When you enable kernel debugging on a serial port, Windows removes the specified port from the system device list. As a result, on computers with an ACPI BIOS, the port does not appear in any device lists, such as the one in Device Manager. On computers that do no have an ACPI BIOS, the port appears with an error message, such as "Not enough resources to use this port." These messages indicate that the port is under the control of the host debugging computer; they do not indicate a malfunction.

To test a cable connection, start your test after connecting the cable, but before enabling debugging.

When you configure a boot entry for debugging, the boot loader appends a bracketed phrase, [debugger enabled], to the friendly name that appears in the boot menu. However, the boot loader omits the bracketed phrase from the boot menu when the friendly name and the bracketed phrase together exceed 70 characters. To restore the bracketed phrase, shorten the friendly name.

On Windows Server 2003, you can use the autoenable, disable, and noumex subparameters of /debug to enable the debugger only when you need it. You can use more than one subparameter at a time. To use multiple subparameters, separate each subparameter with a comma. (Do not type /debug more than once. If you do, Windows uses the first instance and ignores all others.)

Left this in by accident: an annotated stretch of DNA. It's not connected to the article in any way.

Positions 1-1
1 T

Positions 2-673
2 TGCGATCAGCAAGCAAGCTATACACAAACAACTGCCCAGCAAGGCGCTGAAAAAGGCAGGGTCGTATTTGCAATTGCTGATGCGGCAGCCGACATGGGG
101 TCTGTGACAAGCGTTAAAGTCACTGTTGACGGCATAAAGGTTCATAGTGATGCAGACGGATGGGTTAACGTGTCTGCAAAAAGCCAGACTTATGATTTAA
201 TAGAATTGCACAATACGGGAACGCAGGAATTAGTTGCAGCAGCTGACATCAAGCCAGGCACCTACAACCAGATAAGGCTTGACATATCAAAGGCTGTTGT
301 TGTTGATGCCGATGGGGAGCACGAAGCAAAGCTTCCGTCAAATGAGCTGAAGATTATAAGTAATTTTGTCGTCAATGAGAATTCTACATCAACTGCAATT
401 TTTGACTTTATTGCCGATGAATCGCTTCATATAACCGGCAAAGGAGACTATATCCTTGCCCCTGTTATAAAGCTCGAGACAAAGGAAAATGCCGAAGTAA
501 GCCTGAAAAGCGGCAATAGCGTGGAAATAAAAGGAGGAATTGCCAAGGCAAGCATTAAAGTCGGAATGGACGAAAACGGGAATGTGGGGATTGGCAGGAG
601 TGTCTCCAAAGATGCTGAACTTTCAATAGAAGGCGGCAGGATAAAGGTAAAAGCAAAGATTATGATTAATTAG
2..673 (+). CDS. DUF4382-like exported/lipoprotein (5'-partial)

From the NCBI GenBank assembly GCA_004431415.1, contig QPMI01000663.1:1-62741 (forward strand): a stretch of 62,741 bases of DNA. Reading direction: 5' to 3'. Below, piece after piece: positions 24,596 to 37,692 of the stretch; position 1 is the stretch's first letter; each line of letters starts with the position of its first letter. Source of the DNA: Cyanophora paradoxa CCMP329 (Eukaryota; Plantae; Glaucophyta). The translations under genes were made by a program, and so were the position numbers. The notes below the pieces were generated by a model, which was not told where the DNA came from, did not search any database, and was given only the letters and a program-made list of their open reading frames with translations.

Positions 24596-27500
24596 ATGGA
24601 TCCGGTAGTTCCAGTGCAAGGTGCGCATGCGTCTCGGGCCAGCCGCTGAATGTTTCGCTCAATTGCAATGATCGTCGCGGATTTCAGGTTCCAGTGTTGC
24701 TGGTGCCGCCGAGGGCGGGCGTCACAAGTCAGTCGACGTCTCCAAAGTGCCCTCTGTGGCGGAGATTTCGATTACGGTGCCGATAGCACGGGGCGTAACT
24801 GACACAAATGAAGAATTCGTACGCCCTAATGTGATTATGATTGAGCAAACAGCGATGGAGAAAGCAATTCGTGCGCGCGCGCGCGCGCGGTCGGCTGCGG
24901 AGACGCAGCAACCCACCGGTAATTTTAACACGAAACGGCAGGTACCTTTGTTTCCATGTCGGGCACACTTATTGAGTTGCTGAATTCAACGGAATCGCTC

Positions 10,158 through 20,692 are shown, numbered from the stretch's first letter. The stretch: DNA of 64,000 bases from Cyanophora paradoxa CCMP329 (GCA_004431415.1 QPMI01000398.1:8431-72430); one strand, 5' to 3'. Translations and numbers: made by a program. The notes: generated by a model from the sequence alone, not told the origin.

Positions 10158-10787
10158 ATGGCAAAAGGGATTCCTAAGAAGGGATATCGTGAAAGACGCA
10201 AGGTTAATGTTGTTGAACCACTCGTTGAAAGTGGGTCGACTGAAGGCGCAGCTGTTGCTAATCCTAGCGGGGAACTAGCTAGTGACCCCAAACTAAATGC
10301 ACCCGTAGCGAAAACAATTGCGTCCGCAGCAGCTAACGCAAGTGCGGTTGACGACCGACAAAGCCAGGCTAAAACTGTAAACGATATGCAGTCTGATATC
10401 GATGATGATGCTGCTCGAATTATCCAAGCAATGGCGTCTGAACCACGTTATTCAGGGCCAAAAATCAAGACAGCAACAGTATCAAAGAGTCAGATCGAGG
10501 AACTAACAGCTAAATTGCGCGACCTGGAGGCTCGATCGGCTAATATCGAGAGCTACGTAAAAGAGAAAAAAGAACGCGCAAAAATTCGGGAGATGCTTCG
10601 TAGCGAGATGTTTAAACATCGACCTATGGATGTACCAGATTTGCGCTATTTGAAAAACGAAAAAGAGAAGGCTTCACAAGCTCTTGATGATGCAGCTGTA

For example, /debug=autoenable, noumex enables the kernel debugger on an exception or critical event, but not for user-mode events.

For detailed examples of the use of the /debug parameter and its variations, see Boot Parameters to Enable Debugging.

Examples


multi(0)disk(0)rdisk(0)partition(1)\WINDOWS="Microsoft Windows XP Professional" /fastdetect /debug

multi(0)disk(0)rdisk(0)partition(1)\WINDOWS="Microsoft Windows XP Professional" /debug /debugport=COM1 /baudrate=115200

multi(0)disk(0)rdisk(0)partition(1)\WINDOWS="Microsoft Windows XP Professional" /debug /debugport=1394 /channel=44

multi(0)disk(0)rdisk(0)partition(1)\WINNT="Windows Server 2003, Standard" /noexecute=optout /fastdetect /debug=autoenable /debugport=1394 /channel=44

multi(0)disk(0)rdisk(0)partition(1)\WINNT="Windows Server 2003, Standard" /noexecute=optout /fastdetect /debug=disable,noumex /debugport=COM1 /baudrate=115200

Bootcfg Commands


bootcfg /debug ON /ID 1
bootcfg /debug ON /port=COMx [/baud=115200] /ID 2
bootcfg /dbg1394 ON /channel=44 /ID 3